Marc Le Chevallier
President of Rethinking Society Exeter
Marc reads History and Politics at The University of Exeter. His main research focus lies in nationalism studies, political philosophy, and freedom of speech. His current academic project is about the impact of postmodernism on western countries national narrative.
Socrates, considered as the founder of western philosophy, is also known to have created this vague yet so fundamental concept: critical thinking. Using Socrates, Hannah Arendt, and Karl Popper, I will argue in this article that his concept is evermore needed in an age where views are increasingly entrenched, and why a healthy dose of critical thinking could help reverse this worrying trend.
Socrates is often perceived as the first philosopher of the western world. Through his process of “elenchus” (Socratic examination), he would critically examine and deconstruct someone’s claim to knowledge. In order to do that, he would rethink the person’s assumptions, question their foundations and reveal their weaknesses. He challenged anyone’s beliefs, demonstrating that anybody’s claim to knowledge was and should be questioned. In doing so, he also criticised the values of his own city, rejecting the idea that consensus is sufficient to elaborate an argument. As H.M. Hare states: “For what above all got philosophy started was Socrates’ and Plato’s insistence that the right opinion is not enough”. Instead, he believed any propositions should be critically examined through your own ability to reason (“logos”), enabling you to detach yourself from your surrounding environment. Through self-criticism, you could establish a more nuanced and less essentialist view of the world, hence improving your argument.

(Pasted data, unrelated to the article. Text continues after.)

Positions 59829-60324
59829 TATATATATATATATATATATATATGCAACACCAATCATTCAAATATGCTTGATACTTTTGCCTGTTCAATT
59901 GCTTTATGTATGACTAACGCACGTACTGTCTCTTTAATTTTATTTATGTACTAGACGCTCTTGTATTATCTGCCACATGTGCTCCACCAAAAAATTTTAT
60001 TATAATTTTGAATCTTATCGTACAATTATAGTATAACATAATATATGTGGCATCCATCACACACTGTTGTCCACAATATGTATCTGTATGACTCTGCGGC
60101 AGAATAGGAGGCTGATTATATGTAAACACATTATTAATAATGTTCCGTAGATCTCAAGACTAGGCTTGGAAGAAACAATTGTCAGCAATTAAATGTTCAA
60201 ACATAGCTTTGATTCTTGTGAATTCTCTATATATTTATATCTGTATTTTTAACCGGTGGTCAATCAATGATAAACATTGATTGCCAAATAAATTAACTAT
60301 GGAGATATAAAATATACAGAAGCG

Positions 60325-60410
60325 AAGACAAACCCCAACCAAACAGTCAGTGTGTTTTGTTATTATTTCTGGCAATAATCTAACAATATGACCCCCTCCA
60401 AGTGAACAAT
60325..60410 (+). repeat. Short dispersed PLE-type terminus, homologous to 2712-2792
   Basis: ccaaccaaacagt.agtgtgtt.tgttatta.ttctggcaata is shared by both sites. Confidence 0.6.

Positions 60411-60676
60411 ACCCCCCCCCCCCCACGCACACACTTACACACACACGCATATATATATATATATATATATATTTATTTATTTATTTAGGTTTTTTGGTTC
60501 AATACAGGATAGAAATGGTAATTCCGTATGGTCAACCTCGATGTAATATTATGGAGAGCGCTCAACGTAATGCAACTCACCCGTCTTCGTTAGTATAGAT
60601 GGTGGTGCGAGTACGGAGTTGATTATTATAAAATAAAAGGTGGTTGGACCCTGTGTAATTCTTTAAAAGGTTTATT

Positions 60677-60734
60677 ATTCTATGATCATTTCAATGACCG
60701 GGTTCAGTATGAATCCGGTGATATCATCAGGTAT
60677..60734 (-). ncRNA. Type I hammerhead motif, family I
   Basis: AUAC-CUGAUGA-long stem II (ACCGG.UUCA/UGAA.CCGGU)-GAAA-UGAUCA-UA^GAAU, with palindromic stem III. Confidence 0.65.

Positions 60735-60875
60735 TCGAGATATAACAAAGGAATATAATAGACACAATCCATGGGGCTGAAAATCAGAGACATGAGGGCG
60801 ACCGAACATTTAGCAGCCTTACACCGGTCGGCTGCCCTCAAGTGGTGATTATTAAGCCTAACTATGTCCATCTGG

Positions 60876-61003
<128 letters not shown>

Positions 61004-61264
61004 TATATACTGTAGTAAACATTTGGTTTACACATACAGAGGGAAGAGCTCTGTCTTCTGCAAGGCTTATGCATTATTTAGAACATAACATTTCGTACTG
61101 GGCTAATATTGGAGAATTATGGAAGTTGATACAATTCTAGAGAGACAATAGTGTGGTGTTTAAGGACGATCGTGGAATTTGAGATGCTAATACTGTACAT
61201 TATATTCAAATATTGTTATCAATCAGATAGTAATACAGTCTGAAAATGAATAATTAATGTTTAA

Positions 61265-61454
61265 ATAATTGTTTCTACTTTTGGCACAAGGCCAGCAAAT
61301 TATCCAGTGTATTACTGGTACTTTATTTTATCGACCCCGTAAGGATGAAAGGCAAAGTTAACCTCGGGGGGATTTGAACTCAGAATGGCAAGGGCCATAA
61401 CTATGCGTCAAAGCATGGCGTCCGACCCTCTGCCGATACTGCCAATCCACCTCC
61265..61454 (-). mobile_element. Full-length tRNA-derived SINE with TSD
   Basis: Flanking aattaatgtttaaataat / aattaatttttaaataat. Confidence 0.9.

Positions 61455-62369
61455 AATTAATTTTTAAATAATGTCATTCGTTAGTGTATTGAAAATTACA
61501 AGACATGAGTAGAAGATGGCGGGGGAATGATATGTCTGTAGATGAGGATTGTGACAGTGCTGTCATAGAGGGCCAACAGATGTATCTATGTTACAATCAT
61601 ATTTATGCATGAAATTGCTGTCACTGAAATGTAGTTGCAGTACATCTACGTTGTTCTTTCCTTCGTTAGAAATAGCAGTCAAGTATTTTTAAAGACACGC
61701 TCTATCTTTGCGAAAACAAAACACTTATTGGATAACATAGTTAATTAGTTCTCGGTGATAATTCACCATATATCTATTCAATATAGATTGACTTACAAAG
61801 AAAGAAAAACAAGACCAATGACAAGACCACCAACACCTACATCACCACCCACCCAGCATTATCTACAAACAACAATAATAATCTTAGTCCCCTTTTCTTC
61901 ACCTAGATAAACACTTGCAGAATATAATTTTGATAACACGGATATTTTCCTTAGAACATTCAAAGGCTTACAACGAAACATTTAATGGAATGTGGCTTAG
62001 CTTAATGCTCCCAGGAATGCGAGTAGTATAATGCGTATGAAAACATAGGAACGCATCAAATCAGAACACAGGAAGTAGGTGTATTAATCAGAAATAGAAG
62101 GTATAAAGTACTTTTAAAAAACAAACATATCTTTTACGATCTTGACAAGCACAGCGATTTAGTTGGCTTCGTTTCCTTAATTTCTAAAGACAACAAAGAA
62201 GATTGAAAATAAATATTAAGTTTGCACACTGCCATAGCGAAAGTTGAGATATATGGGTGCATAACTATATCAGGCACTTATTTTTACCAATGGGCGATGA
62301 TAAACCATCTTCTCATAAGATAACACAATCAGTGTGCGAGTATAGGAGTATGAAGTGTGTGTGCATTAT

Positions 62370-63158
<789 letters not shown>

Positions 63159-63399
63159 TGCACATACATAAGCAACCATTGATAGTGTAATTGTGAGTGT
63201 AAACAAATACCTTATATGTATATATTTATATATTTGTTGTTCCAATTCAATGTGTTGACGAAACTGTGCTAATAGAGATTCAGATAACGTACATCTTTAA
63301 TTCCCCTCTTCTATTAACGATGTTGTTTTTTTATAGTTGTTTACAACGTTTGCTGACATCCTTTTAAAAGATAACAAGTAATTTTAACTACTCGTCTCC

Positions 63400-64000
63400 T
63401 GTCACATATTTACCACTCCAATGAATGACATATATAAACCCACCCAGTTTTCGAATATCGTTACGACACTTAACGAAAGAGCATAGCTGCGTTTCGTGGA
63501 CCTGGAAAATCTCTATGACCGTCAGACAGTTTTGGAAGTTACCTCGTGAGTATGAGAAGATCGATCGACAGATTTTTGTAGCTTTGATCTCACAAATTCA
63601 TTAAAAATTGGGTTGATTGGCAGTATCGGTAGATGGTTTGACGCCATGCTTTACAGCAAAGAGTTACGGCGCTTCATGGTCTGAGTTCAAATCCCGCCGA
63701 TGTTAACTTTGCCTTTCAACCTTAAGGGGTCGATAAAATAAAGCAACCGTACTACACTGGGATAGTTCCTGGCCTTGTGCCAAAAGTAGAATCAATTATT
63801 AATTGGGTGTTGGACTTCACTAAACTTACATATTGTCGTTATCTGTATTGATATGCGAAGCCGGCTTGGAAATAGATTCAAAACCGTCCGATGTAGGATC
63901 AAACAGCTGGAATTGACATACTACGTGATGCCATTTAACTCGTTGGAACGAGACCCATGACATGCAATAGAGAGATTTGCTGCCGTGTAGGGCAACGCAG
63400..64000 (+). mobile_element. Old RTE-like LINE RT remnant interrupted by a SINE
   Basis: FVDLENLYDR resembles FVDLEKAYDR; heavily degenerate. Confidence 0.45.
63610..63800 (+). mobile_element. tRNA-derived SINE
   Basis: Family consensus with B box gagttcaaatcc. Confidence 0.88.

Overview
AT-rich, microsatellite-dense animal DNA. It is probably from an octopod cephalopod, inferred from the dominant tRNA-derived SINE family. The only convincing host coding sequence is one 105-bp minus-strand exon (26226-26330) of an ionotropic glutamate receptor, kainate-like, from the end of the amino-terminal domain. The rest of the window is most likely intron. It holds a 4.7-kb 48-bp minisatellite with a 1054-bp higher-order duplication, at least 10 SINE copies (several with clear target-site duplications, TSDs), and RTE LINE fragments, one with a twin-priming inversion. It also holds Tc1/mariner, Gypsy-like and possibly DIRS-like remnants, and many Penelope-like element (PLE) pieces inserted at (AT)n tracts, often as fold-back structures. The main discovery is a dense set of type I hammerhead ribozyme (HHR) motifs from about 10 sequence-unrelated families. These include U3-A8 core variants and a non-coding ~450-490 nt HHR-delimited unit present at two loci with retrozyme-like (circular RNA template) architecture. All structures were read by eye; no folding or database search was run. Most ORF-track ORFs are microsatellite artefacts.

This article seeks to compare the different cultural appreciations of being successful in order to grasp the universal meaning of success. It will first analyse the concept of success in a western context, revealing that the words popularity is consequent to the “I-self” values promoted since 16th century renaissance. Then, it will ascertain how expressions of success differs in “we-self” societies like Japan. Finally, from these comparisons along with Chomsky’s universal grammar theory and Professor Michael Lewis’s work, it will assert that success is ultimately about recognition from the social group.
The notion of Freedom of Speech is suffused with contradictions. These inherent contradictions fuel past and present societal divisions and sustain the proliferation of what have come to be known as “belief-gaps”. This article identifies the three main contradictions of Free Speech, each of the following contradictions will be discussed in relation to the issue of limiting free speech: the issue of Offence, the unequal access to free speech and the necessity for a cohesive space which enables “reasonable disagreement”.